“The passenger journey will be better – we are very limited what we can offer today,” says Saleem Amanulla, Oman Air’s Vice President of Airport Operation. “We are doing everything we can to mitigate risks, we have our SOPs (standard operating procedures) conducted by Munich Airport which is consulting us on our move. I’m bringing teams from outstations, such as Heathrow, and experts on baggage systems who are used to procedures.”
As befits large-scale infrastructure projects, heartbeats are rising as deadlines near. The Bechtel-led consortium has until March 7 to complete all construction and the last flight will be on 1445 on March 20, before the first landing, from Oman Air, is scheduled for 1730.
Hard hats and coloured vests were plentiful on my visit with duty free still to be fitted out and it was a shame I couldn’t see the lounges or 90-room hotel, but I saw enough of the main infrastructure from the check-in, security and piers – plus counters for the likes of Travelex and WH
It’s suitably Omani: larger but personal, augmented by authentic Mashrabiya designs
Smith – to know they are on the home straight; for all the activity, previous experience tells me that fit-outs can come together quickly in the last few weeks.
ARAB- GLOBAL DESIGN
It’s hard to look at an empty terminal and envisage passengers, bags and flows. But with premium passengers (A) divided from economy – and within that, Oman Air premium passengers having their own dedicated check-in area – it looks a good marriage of design and practicality.
With plentiful glass and marble, it has the look and feel of most international terminals, but mashrabiya designs – some are projected onto the floors which are different as you’re walking through – lend an authentic Omani touch. Other neat touches are semi-circular wooden dividers between immigration counters.
The four-pronged, rising steel fixtures are prevalent – they’re especially noticeable in the check-in area – which must be integral to supporting the wave-like exterior, which you appreciate best if you’re in a window seat on landing or departure.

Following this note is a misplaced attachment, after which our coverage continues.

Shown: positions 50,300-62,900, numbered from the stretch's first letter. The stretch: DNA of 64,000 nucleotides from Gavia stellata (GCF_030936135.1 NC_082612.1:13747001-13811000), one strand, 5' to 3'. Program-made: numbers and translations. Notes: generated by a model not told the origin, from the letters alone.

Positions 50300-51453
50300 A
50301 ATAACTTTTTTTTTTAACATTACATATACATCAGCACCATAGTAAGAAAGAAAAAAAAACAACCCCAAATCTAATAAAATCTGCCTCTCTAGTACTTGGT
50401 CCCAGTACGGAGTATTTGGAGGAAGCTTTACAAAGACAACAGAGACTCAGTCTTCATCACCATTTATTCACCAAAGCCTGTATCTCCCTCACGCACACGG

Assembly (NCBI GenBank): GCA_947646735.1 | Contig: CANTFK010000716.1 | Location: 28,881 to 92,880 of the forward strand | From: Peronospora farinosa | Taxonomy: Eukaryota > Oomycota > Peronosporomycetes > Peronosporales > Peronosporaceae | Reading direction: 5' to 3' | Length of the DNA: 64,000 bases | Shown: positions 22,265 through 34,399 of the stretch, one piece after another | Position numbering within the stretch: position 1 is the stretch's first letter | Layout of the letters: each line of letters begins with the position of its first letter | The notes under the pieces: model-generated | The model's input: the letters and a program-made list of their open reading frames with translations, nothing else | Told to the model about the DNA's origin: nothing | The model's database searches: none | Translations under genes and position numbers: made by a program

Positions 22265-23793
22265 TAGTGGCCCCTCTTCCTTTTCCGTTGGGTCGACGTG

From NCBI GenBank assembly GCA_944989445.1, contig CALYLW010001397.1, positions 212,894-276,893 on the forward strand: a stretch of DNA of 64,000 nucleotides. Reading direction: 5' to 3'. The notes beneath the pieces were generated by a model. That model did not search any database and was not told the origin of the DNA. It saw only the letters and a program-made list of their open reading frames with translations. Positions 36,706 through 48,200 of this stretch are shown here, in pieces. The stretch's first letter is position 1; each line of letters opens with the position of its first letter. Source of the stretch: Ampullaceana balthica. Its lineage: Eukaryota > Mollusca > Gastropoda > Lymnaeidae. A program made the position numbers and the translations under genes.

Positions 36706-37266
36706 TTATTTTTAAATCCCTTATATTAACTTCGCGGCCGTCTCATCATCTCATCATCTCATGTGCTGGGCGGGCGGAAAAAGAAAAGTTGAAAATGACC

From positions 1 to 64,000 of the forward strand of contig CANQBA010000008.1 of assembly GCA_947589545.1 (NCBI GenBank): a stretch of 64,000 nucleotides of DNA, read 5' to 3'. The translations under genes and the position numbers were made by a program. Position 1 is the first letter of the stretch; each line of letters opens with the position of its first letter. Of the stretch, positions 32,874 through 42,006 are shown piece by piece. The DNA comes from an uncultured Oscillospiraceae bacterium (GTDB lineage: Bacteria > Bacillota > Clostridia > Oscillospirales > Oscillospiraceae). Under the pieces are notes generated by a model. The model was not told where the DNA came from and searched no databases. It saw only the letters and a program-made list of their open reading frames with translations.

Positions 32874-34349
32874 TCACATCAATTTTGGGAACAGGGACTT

Once in duty free, passengers peel off along three piers, each designed on its own theme (desert, sea, mountains). I walked most of the length of A which took about five minutes; the corridors were wide and there was some interesting seating – colourful and wave-like to match the exterior. It doesn’t look a daunting terminal and I doubt passengers will have problems with navigation.
The food court has been designed on a middle floor which is accessible by departing and arriving passengers. Announcements will be kept to a minimum with information displayed on screens.
The most attractive aspect is the arrivals hall in which you come down a short escalator into a spacious hall with an oval light centrepiece, and walk through a ‘ Welcome To Muscat’ gate. Eight belts are for international and two for domestic. An arrivals lounge will be available for Oman Air premium passengers and fast track lanes.
LARGER LOUNGES AND HOTEL
Oman Air’s premium passengers are in for a treat in the new facility as it will be six times larger than the existing one, with room for three bars. A spa and prayer room will also be available. Two other lounges ( TUV, Majan) are on site for international airlines’ passengers.
OMAN AIR PLOTS EXPANSION
The capacity increase coincides with a new push from Oman Air, which is receiving new aircraft and launching new routes. It recently received the second B737 MAX – it has 30 -8s on order – and the next three are scheduled to arrive this summer.
New routes to Casablanca ( June), Istanbul ( July), Moscow (October) all raise the prospect of new transfer and O&D business and key routes are also being considered for upgrades; the Dreamliner is being lined up for twice-daily London Heathrow services this summer, for example. In February, a new holding firm to house the country’s transport assets was established which will integrate strategies.